President Moon Jae-in speaks with officials from the Defense Ministry and the Ministry of Patriots and Veterans Affairs during a meeting to discuss key military policies on Aug. 28. (Blue House Press Pool)
During his first discussion about key policies at the Defense Ministry on Aug. 28, South Korean President Moon Jae-in took steps to restore discipline by reproaching the military for its lack of confidence. Moon’s remarks are thought to reflect his push for the full implementation of a plan known as “National Defense Reform 2.0.”
Given that South Korea’s economy is 45 times larger than North Korea’s, Moon remarked, “South Korea’s military strength ought to overwhelm North Korea in terms of the absolute budget amount, but do we actually have that kind of confidence?”
“Our military always acts as if it’s falling behind [North Korea], so how are we supposed to trust the military?” Moon said. The mood at the meeting contrasted with the confidence he showed when he said, “I trust the military” during a visit to the Defense Ministry shortly after his inauguration in May.
Moon’s remarks bring to mind former President Roh Moo-hyun’s frustration 10 years ago with military leaders who opposed South Korea taking back wartime operational control (OPCON) from the United States. Roh denounced those leaders as “good-for-nothing generals” and said “they need to be willing to defend the country themselves” and “they ought to be ashamed of themselves.”
Moon’s tongue-lashing during the meeting seems to be largely in line with Roh’s view of the problems facing the military. “It’s a shame that we apparently have to rely on the South Korea-US combined forces because our troops can’t handle the North Korean military on their own despite our massive military spending,” Moon said, which appears to be a clarion call for the South Korean military to “stand on its own.”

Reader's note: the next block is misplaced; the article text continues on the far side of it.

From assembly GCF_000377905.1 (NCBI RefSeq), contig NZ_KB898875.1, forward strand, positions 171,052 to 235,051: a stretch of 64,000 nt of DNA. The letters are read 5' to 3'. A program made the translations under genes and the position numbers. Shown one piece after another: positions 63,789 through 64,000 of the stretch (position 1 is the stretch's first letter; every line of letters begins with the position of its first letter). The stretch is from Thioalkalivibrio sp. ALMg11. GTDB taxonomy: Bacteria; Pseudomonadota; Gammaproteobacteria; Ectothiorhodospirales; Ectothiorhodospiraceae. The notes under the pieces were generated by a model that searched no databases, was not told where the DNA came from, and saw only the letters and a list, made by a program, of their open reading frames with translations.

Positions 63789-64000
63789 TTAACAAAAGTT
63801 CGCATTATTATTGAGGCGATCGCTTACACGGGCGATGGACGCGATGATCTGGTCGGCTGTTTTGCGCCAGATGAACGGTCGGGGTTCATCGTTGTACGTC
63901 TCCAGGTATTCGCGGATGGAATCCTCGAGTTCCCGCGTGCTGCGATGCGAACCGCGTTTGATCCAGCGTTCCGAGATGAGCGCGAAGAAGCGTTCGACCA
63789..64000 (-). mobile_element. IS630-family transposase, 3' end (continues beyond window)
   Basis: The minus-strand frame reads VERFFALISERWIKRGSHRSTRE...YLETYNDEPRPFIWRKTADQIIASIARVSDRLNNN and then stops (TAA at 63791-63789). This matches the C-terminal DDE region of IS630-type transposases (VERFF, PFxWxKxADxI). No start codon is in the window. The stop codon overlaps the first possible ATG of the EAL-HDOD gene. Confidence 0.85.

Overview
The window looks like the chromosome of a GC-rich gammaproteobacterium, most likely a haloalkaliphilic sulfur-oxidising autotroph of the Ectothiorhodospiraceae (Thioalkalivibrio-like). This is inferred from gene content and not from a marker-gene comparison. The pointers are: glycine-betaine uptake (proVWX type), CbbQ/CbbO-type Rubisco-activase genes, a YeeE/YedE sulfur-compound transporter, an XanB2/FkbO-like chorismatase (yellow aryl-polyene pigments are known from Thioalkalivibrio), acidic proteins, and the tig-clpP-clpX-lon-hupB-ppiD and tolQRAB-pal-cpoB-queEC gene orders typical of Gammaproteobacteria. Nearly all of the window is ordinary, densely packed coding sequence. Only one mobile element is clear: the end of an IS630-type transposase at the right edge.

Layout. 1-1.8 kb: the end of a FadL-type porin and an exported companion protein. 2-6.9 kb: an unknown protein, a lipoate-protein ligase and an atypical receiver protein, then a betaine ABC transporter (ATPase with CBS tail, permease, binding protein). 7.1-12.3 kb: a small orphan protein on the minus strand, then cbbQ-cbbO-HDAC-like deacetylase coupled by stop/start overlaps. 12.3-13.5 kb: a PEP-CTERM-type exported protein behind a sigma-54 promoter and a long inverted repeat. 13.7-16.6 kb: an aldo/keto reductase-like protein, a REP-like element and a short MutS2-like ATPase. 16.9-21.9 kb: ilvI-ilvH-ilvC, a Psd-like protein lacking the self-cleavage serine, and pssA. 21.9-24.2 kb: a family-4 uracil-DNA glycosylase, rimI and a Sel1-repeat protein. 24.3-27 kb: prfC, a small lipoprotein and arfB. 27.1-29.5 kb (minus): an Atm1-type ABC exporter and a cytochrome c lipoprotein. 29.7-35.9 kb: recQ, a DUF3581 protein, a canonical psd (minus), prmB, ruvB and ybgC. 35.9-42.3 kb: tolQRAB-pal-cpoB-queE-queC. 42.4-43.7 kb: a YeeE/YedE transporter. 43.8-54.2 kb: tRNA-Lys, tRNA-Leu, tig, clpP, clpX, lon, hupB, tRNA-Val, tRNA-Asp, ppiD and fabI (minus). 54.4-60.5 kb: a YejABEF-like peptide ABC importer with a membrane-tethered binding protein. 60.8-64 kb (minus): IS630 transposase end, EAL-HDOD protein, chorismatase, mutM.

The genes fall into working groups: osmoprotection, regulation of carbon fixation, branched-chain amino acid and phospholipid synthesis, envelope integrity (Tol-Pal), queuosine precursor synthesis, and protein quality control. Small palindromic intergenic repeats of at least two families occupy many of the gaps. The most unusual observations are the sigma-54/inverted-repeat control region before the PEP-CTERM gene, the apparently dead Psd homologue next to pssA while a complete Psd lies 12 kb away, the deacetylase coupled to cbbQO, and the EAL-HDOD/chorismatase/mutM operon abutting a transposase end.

“Moon was speaking for the general public when he asked why our military still lacks firm confidence when our economy has been stronger [than North Korea’s] since the 1970s and our military expenditures have topped theirs for decades now. The point is that he wants the military to be more proactive about defense reform,” said a senior official at the Blue House.
The two main solutions that Moon offered for these problems are building a stronger military and speeding up the OPCON handover. In May, Moon’s Governance Planning Advisory Committee announced a plan to boost the yearly rate of increase in defense spending from the 3-4% maintained by past governments to 7-8%. As for the handover of OPCON, which is currently held by the US military, Moon and US President Donald Trump agreed during their summit at the end of June to accelerate this process, and “moving toward an early handover” was explicitly included in the governance planning advisory committee’s governing agenda.
On Aug. 28, the Defense Ministry unveiled a “doctrine for prosecuting an aggressive response plan led by the ROK Armed Forces in case North Korea stages a provocation.” As a specific means of implementing this, the Ministry gave a briefing about accelerating work on three major military projects, namely the Kill Chain, the Korean Air and Missile Defense (KAMD) system and the Korean Massive Punishment and Retaliation (KMPR) system. This briefing appeared to be a response to Moon’s criticism.
“While it’s true that there has been a small delay in setting up these three systems, we’ll work to have them operational by the early 2020s,” said Vice Defense Minister Suh Choo-suk during a briefing to the press that took place after the meeting.
By Park Byong-su, senior staff writer, and Kim Kyu-nam and Jung Yu-gyung, staff reporters
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